|I've made paella on the stove, in my yard on the grill, and over a firepit while camping in the redwoods. I hope someday to make it in the most traditional of settings - over a beach bonfire, sand in my toes and salt in my hair. The most recent version? Over a fire in my yard on a sunny Saturday afternoon - Derrick & Melissa and I harvested the fruits of the Alemany Farmer's market (not quite as direct as from the sea), and came back to the wabe to sabre champagne, shuck oysters, and cook up a big paella. My paella is more a method than a recipe; culled from Moro: the cookbook, Cesar, a long websurf, and the paellas I've tasted. Makes it perfect for a market-inpsired brunch!|
Things you'll need:
*A broad, shallow skillet, or even better, a paellera.
*Calasparra or another Valencian rice (arborio will do, in a pinch) - around a half-cup of rice per serving.
*Some sort of stock - chicken, fish, perhaps some wine as well. You'll want a 2:1 ratio of stock to rice.
*A few onions, chopped
*Accent ingredients (chorizo, rabbit, chicken, seafood, snails, veggies...)
*Spices to match (saffron, thyme, smoked paprika, rosemary)
To build a paella, pick your preferred "accent" ingredients, and layer flavors around them. Naomi can't eat the fishies, so her birthday paella was a chicken, artichoke & sherry based dish, accented with thyme and saffron. (Combo pulled directly from Moro: the cookbook). I like chorizo with my seafood, and the scallops and shrimp caught our fancy at the market - so Derrick, Mellissa & I assembled a paella full of sherry, artichokes, chorizo, shrimp, scallops, saffron & thyme. The Spanish Table is an excellent resource for ingredients, cookware, and tasty Spanish wines, if you're looking for supplies and inspiration.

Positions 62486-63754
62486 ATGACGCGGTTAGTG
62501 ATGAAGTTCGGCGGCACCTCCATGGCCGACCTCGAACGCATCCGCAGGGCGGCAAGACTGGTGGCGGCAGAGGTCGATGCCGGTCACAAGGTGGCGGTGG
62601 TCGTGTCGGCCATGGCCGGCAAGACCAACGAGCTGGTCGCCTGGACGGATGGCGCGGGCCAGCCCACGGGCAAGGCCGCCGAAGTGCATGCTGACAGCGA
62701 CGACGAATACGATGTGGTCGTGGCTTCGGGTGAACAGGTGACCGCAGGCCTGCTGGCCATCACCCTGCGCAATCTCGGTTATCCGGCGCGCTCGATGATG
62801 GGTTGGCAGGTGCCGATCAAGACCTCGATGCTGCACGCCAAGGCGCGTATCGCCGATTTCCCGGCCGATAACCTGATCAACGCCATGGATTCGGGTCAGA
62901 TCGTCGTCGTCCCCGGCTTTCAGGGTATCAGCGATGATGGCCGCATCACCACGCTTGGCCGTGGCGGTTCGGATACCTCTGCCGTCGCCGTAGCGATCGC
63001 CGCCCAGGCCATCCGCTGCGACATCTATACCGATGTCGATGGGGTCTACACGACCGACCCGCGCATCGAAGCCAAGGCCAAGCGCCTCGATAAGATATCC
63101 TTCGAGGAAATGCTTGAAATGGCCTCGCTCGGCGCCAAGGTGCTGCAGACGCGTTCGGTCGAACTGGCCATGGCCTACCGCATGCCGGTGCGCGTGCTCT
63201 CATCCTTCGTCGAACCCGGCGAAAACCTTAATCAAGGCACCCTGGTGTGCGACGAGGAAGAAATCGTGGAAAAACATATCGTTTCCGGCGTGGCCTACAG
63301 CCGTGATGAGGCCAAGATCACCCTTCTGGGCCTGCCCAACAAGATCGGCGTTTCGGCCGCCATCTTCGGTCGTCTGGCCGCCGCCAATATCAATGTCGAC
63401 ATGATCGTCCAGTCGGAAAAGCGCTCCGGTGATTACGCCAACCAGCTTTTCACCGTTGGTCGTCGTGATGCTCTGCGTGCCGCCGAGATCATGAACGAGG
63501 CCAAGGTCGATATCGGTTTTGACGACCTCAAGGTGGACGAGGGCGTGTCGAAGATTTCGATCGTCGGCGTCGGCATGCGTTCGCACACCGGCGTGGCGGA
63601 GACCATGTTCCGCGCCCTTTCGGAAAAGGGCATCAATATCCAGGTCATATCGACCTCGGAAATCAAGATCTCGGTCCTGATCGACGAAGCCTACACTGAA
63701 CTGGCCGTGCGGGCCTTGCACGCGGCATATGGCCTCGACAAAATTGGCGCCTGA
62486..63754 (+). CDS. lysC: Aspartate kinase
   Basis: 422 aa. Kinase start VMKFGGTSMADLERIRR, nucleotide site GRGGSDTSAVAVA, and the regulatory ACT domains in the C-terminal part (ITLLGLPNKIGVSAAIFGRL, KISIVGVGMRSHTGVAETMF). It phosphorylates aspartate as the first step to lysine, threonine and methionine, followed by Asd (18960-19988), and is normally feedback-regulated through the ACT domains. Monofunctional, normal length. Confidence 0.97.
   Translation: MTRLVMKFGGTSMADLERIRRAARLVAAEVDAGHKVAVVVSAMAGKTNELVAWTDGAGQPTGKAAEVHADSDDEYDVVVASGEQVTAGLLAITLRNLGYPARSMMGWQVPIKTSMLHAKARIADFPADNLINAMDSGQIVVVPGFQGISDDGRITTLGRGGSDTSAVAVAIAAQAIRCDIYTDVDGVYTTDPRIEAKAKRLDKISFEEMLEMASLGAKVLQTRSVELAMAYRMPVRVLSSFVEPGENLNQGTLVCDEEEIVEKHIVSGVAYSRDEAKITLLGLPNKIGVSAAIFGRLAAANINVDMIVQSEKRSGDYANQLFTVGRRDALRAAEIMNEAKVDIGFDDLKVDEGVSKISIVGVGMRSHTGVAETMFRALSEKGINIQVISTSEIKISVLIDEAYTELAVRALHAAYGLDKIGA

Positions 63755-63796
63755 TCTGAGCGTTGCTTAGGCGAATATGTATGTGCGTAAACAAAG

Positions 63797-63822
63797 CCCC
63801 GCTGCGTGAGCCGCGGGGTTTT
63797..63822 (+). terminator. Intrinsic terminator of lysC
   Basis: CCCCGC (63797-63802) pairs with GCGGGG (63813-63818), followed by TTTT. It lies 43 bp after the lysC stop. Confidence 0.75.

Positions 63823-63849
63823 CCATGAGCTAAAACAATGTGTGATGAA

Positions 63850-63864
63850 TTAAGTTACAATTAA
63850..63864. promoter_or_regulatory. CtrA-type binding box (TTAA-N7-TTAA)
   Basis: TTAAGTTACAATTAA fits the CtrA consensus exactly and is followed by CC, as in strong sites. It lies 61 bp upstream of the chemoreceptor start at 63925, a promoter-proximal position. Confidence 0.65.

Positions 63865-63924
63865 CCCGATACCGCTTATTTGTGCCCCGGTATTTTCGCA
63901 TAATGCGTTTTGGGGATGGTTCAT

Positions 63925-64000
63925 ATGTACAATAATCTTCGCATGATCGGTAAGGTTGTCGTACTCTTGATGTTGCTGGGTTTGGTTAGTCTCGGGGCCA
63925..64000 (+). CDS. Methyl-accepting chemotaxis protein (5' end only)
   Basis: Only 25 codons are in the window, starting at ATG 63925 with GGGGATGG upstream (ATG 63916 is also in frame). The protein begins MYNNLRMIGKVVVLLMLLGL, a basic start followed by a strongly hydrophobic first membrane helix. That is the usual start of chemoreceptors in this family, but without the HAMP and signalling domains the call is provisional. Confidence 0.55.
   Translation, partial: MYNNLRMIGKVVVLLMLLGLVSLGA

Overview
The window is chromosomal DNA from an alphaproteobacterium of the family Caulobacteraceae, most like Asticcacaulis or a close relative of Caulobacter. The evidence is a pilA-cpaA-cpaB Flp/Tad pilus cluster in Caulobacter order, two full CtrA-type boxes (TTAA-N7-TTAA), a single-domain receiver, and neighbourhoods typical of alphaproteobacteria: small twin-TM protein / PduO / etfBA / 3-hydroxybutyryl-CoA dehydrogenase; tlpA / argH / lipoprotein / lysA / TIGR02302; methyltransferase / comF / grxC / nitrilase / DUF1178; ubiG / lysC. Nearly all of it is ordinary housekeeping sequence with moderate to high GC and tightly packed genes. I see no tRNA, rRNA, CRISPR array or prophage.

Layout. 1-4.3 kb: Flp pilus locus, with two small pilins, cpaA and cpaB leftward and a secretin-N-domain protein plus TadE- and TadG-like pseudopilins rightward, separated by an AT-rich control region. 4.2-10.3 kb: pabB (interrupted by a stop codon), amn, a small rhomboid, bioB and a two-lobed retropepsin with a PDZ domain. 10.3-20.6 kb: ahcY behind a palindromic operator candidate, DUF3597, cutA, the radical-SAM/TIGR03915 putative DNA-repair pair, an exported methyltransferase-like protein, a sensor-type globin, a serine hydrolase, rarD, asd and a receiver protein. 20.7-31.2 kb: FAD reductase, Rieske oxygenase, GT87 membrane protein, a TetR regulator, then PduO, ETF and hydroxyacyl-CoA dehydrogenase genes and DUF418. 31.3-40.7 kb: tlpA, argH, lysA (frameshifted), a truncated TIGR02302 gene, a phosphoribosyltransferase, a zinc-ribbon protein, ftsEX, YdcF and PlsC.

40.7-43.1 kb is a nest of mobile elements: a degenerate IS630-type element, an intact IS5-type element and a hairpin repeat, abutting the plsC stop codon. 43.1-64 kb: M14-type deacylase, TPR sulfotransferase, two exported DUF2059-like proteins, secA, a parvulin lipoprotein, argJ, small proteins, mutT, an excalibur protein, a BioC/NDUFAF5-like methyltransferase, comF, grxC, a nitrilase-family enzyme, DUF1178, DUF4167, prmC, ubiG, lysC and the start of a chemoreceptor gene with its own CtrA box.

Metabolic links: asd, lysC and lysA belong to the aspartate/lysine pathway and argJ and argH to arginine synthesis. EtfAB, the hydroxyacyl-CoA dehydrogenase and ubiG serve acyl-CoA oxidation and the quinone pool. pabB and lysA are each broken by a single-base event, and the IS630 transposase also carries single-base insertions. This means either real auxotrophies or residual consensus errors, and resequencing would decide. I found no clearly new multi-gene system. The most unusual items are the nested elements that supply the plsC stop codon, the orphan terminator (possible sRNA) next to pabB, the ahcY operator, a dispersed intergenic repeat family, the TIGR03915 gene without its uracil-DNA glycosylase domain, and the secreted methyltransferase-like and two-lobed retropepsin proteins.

Build a hot fire (or turn on your stove to high), and heat up a generous dollop of olive oil. If you have a chicken or bunny , brown the pieces first. Add the onion, and cook until golden. Toss in your chorizo in the last minute or so of the onion-cooking. Add your rice, stir to ensure that it's well-coated in olive oil and let it toast for a minute or so, stirring to keep it from burning.
Add in your stock. (If you're on a stove, it's nice to have it hot with your saffron pre-infused - but if you're camping or over a fire, don't worry about it.) For the market paella, I used equal parts Oloroso sherry & chicken stock. Add your saffron, thyme, and veggies; salt to taste. Give it a stir to make sure stock has coated all the rice, and then DON'T stir anymore - you want a tasty caramelized layer of rice on the bottom. Bring to a boil, and let simmer for ten minutes. Add your seafood, and let simmer for another 10 minutes as your coals die down. (I like to cook my shrimp with the shells and heads on, but if you're fussy about such things, feel free to peel them. Add them a little later in the cooking cycle if you do that.) Your coals will be dying down right around the time your paella is done. Test your rice, scoop into bowls, and serve!
If you're camping, make extra. Tuck it aside when you go to sleep, and put it back on the coals in the morning with a little extra stock or water and a few eggs cracked on top. Cover and you'll have poached eggs on rice for breakfast!